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Gadget makes biking all gain, no pain
￼Poulsbo inventor faces osteoarthritis head-on.
POULSBO – It’s safe to say osteoarthritis changed Stephen Smith’s life in more ways than one. After searing pains in his hands became apparent during a waterskiing trip, the construction worker did what he could to relieve the pain, massaging his thumbs and relenting to increasing doses of pain pills. Finally, Smith sought a doctor’s advice and discovered the problem: Worn cartilage was resulting in inflammation in his joints. More than 20 million Americans suffer from the degenerative disease, according to Medicinenet.com.
But in Smith’s case, the diagnosis was just the start of a journey that has led to discovery and invention. Faced with retirement and the loss of bike riding, a favorite hobby, Smith delved into the basics of science and technology to create a way he could continue pedaling the streets.
After a three-year process, plenty of obstacles and lots of upgrades, Smith, 63, created AdaptiveBike, a handy apparatus meant for those with arthritis, carpel tunnel or joint pain, as well as the general aging population.
The Poulsbo resident is now offering the product at local cycling shops in Silverdale, on Bainbridge Island and online, at Adaptivebike.com.
“One of the things I really tried hard to do in the whole design process was to make it reliable and not be seduced by technology, so the cost of it wouldn’t outweigh the benefits,” said Smith over coffee Wednesday. Form followed function throughout his efforts, during which he made sure each and every part proved its worth to create the most durable and dependable bike addition he could. “I’ve done 1,500 miles proving the function of it.”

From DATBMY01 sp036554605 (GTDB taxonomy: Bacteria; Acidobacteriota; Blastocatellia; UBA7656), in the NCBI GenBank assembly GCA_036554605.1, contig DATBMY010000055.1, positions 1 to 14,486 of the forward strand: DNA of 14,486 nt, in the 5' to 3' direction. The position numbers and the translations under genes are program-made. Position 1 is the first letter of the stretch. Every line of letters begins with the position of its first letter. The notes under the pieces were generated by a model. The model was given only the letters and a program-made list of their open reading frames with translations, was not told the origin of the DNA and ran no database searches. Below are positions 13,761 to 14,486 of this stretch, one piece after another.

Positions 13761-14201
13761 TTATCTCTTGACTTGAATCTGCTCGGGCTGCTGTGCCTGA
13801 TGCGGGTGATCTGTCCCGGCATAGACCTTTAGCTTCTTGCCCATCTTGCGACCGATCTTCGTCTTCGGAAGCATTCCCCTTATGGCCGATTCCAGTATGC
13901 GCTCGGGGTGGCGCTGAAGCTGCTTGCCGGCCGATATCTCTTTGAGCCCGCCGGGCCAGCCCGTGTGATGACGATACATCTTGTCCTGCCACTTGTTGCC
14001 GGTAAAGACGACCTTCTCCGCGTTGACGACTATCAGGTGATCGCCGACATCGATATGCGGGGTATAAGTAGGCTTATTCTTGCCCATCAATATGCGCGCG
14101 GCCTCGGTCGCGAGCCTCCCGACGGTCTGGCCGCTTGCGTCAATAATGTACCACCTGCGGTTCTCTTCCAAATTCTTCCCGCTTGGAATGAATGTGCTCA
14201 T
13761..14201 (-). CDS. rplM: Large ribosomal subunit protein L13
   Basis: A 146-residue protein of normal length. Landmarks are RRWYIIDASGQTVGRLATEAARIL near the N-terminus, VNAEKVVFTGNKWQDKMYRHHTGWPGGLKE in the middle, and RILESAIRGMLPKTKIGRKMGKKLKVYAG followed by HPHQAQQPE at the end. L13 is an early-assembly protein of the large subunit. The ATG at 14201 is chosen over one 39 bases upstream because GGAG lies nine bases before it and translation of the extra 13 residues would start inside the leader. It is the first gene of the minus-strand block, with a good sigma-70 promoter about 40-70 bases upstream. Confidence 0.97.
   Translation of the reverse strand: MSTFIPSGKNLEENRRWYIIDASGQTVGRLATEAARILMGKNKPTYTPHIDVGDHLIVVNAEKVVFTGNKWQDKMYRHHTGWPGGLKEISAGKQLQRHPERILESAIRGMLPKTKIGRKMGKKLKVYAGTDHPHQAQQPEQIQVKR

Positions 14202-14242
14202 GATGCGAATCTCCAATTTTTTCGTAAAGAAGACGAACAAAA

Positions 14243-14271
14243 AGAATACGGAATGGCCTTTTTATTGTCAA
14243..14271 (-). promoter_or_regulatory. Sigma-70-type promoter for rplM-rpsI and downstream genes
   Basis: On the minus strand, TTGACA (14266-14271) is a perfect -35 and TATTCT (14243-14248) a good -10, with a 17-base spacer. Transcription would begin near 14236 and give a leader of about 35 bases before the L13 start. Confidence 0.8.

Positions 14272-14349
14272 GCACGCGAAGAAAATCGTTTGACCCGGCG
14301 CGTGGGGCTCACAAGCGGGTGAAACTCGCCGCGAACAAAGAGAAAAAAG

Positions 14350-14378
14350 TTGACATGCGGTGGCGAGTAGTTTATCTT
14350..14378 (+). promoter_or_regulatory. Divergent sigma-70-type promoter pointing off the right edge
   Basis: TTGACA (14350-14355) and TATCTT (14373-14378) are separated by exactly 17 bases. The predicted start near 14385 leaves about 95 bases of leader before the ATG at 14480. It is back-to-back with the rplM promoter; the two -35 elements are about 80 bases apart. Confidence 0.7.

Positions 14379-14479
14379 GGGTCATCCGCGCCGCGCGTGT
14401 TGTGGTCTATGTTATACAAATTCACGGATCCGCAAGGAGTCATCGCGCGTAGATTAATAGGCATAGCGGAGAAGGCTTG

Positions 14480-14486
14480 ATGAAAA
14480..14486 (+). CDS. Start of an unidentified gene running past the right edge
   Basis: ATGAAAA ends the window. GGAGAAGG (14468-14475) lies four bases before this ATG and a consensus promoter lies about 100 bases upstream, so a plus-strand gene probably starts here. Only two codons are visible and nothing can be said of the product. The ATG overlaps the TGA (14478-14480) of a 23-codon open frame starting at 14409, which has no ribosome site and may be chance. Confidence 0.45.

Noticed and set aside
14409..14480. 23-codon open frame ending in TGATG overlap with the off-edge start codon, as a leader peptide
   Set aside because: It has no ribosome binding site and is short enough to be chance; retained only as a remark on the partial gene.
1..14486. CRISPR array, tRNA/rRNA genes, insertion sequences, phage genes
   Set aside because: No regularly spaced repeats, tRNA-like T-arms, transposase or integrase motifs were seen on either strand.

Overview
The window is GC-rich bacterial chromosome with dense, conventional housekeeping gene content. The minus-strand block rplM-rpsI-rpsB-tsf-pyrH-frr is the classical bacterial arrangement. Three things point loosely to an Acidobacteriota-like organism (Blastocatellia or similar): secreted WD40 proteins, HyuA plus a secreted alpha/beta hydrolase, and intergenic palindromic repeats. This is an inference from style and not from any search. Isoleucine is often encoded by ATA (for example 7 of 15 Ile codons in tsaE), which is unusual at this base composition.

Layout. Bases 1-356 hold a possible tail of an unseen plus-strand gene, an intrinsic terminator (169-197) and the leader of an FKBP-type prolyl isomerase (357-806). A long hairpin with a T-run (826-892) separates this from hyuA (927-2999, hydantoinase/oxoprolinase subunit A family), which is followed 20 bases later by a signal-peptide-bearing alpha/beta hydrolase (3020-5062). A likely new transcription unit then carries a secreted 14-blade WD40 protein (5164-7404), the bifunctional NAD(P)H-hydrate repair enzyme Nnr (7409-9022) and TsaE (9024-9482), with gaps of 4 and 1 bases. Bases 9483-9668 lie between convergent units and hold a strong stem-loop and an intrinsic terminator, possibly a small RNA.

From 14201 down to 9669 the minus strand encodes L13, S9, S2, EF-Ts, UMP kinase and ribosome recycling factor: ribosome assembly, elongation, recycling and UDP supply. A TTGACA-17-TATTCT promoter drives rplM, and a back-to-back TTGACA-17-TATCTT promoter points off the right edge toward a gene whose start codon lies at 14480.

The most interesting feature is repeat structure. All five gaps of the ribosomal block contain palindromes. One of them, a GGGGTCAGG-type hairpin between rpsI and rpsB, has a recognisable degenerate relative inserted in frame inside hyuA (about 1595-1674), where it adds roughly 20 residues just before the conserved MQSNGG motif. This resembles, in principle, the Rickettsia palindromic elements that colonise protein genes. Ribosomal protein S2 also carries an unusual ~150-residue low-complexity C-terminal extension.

The process wasn’t a simple one: Smith originally aimed to make the piece out of clay, but couldn’t mold the material. But what he couldn’t do with his own hands the laws of physics and outside professionals could do for him.
“The delays were monstrous,” he wrote in a journal on the process. “A new part would enter the conga line of some small producer, only to be forgotten, misplaced, or set aside for some imagined re-approval. … Oh, but when a new part or assemblage arrived and worked, and even exceeded my imagination; it was bliss!”
He tinkered with Popsicle sticks and nails, Pinky Balls and Shoo Goo. He sought opinions of doctors, surgeons, hand specialists, physical therapists, designers, mechanics and manufacturers, and using imagination Smith eventually created a cable-attached mechanism that allows a rider to steer, break and shift a bike while their wrists remain in a natural state.
“Your wrist is in its normal, static position, there’s no stress or strain,” he explained. “It’s not as an aggressive type of riding.”
The AdaptiveBike will fit with “99.9 percent” of bikes, Smith said. Bike shops can install the piece within an hour, and adjustments are simple. Those comfortable with instructions can install it themselves, he added. The ergonomic gadget boasts a customizable system for universal fit. It retails at $595.
Now, device-clad, Smith’s silver Giant certainly isn’t cooped in a garage. Instead he’s able to bike as he’d hoped, riding even to his interview for this story.
“It lowers the barrier to continuing exercise programs,” Smith said. “It reduces the pain but keeps the gain.”